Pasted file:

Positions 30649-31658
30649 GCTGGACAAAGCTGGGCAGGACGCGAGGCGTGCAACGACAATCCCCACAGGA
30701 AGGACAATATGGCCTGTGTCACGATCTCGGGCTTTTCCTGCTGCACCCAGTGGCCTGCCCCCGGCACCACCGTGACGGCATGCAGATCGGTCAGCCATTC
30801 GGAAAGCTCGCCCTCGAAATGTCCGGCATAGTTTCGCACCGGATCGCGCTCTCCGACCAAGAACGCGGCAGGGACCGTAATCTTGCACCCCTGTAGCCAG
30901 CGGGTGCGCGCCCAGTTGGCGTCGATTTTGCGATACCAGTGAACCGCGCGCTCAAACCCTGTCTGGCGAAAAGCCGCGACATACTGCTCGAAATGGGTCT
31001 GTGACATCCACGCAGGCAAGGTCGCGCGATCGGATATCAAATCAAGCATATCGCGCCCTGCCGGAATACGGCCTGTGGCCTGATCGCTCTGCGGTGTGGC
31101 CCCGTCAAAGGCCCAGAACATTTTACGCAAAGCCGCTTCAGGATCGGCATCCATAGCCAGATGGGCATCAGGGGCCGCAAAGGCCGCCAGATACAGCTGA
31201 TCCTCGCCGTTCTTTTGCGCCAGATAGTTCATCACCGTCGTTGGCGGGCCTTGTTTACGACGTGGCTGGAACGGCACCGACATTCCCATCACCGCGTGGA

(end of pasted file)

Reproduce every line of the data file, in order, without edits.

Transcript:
Positions 30649-31658
30649 GCTGGACAAAGCTGGGCAGGACGCGAGGCGTGCAACGACAATCCCCACAGGA
30701 AGGACAATATGGCCTGTGTCACGATCTCGGGCTTTTCCTGCTGCACCCAGTGGCCTGCCCCCGGCACCACCGTGACGGCATGCAGATCGGTCAGCCATTC
30801 GGAAAGCTCGCCCTCGAAATGTCCGGCATAGTTTCGCACCGGATCGCGCTCTCCGACCAAGAACGCGGCAGGGACCGTAATCTTGCACCCCTGTAGCCAG
30901 CGGGTGCGCGCCCAGTTGGCGTCGATTTTGCGATACCAGTGAACCGCGCGCTCAAACCCTGTCTGGCGAAAAGCCGCGACATACTGCTCGAAATGGGTCT
31001 GTGACATCCACGCAGGCAAGGTCGCGCGATCGGATATCAAATCAAGCATATCGCGCCCTGCCGGAATACGGCCTGTGGCCTGATCGCTCTGCGGTGTGGC
31101 CCCGTCAAAGGCCCAGAACATTTTACGCAAAGCCGCTTCAGGATCGGCATCCATAGCCAGATGGGCATCAGGGGCCGCAAAGGCCGCCAGATACAGCTGA
31201 TCCTCGCCGTTCTTTTGCGCCAGATAGTTCATCACCGTCGTTGGCGGGCCTTGTTTACGACGTGGCTGGAACGGCACCGACATTCCCATCACCGCGTGGA